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Wilhelm Wundt was born in 1832, son of a pastor, in Neckarau, Baden. Medicine seemed to be where the money was, so Wundt went to Heidelberg, where he studied to be a physician. By 1856, he was Privatdozent in Physiology at his alma mater.

An opportunity came in 1858, when Hermann von Helmholtz arrived in Heidelberg and made Wundt his assistant. A few years later, his duties had forever convinced Wundt that the materialist approach that was prevalent in German medicine at the time, of which Helmholtz was a proponent, was not for him.

He was in fact more attracted to the study of consciousness, which was the rage amongst British philosophers such as John Stuart Mill, and William James. Wundt brought his positivist training to the rather waffly British field, thus creating psychology in its modern form (one of the forms, anyway).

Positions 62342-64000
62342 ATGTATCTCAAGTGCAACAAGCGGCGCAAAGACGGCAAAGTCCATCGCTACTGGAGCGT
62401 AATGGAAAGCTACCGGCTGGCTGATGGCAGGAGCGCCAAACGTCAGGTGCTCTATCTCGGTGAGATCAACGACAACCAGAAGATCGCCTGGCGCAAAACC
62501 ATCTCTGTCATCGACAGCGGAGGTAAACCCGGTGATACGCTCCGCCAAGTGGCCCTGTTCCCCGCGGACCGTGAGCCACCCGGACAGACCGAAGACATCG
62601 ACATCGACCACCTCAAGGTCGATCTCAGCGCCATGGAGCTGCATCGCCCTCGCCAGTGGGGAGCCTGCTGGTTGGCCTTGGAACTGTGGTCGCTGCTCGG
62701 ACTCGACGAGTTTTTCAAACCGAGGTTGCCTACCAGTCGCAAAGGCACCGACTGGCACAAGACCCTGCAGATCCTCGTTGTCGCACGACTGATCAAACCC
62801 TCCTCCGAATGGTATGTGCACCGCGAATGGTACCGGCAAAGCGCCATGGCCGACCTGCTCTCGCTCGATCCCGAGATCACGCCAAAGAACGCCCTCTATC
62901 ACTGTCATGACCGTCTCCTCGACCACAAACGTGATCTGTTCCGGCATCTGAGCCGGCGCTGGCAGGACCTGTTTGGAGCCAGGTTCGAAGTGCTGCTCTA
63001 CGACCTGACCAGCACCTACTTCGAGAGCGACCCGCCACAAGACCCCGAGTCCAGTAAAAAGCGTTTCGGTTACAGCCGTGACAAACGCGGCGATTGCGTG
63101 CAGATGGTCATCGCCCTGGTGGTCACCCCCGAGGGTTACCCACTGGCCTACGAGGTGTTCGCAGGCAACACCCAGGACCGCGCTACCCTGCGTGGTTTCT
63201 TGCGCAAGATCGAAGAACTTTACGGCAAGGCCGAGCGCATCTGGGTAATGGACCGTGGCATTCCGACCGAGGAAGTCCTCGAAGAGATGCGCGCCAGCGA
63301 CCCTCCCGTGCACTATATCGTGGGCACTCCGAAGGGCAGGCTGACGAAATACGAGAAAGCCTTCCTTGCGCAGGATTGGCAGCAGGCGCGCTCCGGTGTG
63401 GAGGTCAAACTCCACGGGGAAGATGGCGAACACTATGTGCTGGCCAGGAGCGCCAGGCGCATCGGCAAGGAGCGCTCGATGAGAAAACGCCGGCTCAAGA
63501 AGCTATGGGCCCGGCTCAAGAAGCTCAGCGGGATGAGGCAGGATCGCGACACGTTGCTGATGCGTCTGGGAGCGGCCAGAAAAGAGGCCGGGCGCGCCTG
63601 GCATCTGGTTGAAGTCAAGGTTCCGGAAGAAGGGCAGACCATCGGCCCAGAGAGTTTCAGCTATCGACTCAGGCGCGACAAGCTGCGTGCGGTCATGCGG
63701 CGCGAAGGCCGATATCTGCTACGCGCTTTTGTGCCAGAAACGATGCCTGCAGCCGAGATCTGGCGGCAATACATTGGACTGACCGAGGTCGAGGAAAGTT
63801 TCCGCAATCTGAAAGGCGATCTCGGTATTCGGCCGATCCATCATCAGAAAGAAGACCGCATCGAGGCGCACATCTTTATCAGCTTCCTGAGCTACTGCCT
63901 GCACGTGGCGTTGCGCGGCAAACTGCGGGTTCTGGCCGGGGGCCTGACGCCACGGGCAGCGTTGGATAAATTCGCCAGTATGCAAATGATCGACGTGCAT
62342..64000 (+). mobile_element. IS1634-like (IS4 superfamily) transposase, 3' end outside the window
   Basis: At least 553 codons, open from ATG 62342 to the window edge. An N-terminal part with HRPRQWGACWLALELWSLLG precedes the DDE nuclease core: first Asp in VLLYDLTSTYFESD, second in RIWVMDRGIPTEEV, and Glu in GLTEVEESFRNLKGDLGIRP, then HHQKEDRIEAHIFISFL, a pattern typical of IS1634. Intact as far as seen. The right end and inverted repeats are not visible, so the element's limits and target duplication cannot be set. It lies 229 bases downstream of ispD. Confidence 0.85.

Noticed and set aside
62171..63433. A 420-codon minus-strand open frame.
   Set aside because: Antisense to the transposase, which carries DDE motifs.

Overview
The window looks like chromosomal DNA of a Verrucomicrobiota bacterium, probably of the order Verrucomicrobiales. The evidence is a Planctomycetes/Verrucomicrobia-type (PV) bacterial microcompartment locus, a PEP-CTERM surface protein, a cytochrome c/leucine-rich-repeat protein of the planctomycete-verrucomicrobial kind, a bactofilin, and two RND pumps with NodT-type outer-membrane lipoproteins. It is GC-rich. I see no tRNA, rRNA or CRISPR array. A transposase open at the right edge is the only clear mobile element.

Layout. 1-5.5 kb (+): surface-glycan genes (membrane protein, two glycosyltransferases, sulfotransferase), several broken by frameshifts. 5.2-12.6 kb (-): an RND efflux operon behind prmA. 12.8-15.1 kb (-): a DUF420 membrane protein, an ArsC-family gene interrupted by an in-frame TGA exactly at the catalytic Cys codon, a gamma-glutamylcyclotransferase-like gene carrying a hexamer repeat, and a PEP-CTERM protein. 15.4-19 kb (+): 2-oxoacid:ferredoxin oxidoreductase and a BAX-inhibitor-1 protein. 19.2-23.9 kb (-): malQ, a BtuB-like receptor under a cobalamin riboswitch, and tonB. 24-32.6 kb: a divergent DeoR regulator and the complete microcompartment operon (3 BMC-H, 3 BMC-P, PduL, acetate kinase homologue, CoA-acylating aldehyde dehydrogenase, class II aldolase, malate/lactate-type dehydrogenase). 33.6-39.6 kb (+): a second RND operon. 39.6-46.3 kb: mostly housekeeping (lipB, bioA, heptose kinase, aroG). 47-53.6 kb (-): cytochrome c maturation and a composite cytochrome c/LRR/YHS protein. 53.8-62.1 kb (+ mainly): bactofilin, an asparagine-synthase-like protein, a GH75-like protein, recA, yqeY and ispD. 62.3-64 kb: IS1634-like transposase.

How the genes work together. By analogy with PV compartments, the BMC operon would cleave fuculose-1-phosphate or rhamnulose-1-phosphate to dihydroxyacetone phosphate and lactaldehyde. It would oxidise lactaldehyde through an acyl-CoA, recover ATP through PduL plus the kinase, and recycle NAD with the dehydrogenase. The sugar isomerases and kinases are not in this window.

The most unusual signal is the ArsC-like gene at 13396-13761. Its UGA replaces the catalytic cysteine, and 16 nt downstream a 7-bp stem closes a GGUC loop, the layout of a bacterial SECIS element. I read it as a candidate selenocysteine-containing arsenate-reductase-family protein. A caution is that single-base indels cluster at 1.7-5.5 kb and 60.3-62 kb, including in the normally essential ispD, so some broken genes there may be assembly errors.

This lead to his one shining achievement, which was the world's first experimental laboratory, founded in Leipzig in 1879, where he became Professor of Inductive Philosophy 4 years before.

Wundt however, unable, or unwilling, to abandon his highly spiritual upbringing, was convinced that there was more to consciousness than what can be observed (a la the positivistic approach). Much of his work, which is largely disregarded in these times anyway, has a rather metaphysical slant to it. This is a pity, as there is a lot of writing -- some 50,000 pages worth, which he finished just in time for his death in 1920.


  • Vorlesungen uber die Menschen und Tier-Seele (1863, English translation, Lectures on Human and Animal Psychology, 1896)
  • Grundzuge der physiologeschen Psychologie (1874, English translation, Principles of Physiological Psychology, 1904).
  • Philosophische Studien, the first journal of psychology (1871) Volkerpsychologie (social psychology), (10 vols, 1911-1920)

Psychology, A. Miller 1962


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